)
    	
    	If (-not $local:ErrorRecord)
    	{
    		[System.Management.Automation.ErrorRecord]$ErrorRecord = $global:Error[0]
    	}
    	
    	If ((($ErrorRecord.Exception | Get-Member -MemberType 'Property' | Select-Object -ExpandProperty Name) -contains 'InnerException') -and ($ErrorRecord.Exception.InnerException))
    	{
    		Write-Output $ErrorRecord.Exception.InnerException.Message
    	}
    	Else
    	{
    		Write-Output $ErrorRecord.Exception.Message
    	}
    }
    
  • #24631

    Dave Wyatt
    Moderator

    The concept is fine, I guess. If, in your "controller scripts", you decide that the target audience can't handle normal error text for some reason, go nuts. I wouldn't ever do this kind of thing in a module that I intend to distribute to others, though.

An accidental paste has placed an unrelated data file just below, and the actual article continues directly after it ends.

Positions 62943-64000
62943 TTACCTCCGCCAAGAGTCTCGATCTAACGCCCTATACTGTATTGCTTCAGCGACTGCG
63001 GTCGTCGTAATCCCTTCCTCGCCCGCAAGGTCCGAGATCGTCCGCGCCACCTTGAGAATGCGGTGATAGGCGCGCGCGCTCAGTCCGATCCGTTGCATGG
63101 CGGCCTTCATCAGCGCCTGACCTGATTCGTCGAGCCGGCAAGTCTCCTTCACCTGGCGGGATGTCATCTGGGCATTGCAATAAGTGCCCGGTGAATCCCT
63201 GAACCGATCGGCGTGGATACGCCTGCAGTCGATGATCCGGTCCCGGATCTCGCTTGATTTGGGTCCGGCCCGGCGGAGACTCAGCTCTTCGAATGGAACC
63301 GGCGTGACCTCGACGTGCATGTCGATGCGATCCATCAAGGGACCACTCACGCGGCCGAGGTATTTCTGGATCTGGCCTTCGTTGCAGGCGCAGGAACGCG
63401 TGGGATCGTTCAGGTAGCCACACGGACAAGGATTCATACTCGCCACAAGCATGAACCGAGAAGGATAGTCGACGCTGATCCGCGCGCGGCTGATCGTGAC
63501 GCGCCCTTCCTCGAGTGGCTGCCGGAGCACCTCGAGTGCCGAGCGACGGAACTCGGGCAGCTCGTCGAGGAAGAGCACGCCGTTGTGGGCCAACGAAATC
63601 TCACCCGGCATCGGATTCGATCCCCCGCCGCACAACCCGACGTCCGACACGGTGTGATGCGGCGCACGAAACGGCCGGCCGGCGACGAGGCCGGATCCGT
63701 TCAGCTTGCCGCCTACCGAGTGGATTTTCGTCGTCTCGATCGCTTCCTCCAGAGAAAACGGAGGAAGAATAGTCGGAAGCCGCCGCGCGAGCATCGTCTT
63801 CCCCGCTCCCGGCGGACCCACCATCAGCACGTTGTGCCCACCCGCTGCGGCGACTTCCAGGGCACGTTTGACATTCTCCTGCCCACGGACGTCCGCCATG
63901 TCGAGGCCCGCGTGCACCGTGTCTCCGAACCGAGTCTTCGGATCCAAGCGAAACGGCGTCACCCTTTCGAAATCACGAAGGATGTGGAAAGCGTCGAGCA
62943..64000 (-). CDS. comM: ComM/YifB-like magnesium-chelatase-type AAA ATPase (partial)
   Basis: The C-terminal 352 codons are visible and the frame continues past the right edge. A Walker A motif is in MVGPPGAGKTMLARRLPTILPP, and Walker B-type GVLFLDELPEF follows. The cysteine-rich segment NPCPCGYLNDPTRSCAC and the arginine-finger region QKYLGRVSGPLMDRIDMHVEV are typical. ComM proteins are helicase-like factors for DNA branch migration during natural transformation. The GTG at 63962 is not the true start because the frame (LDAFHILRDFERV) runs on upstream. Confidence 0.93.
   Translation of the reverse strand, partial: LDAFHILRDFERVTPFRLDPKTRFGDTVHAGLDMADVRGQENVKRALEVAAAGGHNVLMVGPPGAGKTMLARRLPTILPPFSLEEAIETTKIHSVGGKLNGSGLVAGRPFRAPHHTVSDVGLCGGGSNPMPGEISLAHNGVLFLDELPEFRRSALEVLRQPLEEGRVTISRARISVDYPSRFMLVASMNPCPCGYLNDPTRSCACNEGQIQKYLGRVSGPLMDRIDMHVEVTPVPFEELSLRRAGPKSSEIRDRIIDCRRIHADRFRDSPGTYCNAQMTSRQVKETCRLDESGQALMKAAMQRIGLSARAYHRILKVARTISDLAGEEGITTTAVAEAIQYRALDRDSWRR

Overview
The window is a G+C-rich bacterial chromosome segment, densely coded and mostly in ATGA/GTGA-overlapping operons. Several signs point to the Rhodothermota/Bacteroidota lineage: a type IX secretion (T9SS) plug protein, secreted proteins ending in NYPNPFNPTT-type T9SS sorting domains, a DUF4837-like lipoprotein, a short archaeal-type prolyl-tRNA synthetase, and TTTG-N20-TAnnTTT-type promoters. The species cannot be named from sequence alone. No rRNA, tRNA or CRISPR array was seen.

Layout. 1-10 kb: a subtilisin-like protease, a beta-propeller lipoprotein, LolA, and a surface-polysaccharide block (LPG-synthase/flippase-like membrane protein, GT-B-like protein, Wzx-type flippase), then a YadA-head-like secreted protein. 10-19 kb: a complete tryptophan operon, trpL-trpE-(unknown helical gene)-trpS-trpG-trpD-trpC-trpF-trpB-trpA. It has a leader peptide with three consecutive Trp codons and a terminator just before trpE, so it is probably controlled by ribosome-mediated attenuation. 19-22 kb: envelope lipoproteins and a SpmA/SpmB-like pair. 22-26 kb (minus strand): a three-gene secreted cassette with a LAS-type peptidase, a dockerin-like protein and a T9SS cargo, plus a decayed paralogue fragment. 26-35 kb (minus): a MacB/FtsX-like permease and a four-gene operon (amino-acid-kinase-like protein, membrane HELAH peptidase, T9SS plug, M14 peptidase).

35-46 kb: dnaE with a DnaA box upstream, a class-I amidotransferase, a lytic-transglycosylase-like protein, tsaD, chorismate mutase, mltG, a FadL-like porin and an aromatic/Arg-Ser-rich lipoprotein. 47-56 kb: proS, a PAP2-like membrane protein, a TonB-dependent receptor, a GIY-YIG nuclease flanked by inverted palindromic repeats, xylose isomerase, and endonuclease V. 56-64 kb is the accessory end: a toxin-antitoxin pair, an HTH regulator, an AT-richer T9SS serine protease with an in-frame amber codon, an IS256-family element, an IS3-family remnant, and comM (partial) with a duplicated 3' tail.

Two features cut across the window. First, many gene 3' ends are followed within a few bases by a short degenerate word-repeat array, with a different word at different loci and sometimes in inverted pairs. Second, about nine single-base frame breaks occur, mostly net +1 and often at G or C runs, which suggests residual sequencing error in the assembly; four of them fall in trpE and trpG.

Also, I don't care for using Write-Output to send error messages. If the caller if your script assigns the results to a variable (or pipes to Out-Null, or whatever), the error messages wind up in there along with any valid output, instead of being displayed on the screen. At the very least, use Write-Warning, or Write-Host -ForegroundColor Red, so the errors are always displayed at the console.

  • #24643

    Juho Lehto
    Participant

    Obviously this is not for distribution for wider audience, because the wider audience is expected to know at least basics of PowerShell if they intend to use the distributed module. Unfortunately that is not true for internal use in companies, where target audience expects things to "just work". Basically, launch PowerShell, type this and wait for results. They wouldn't even know how to get and install a PowerShell module, everything needs to be ready to be used.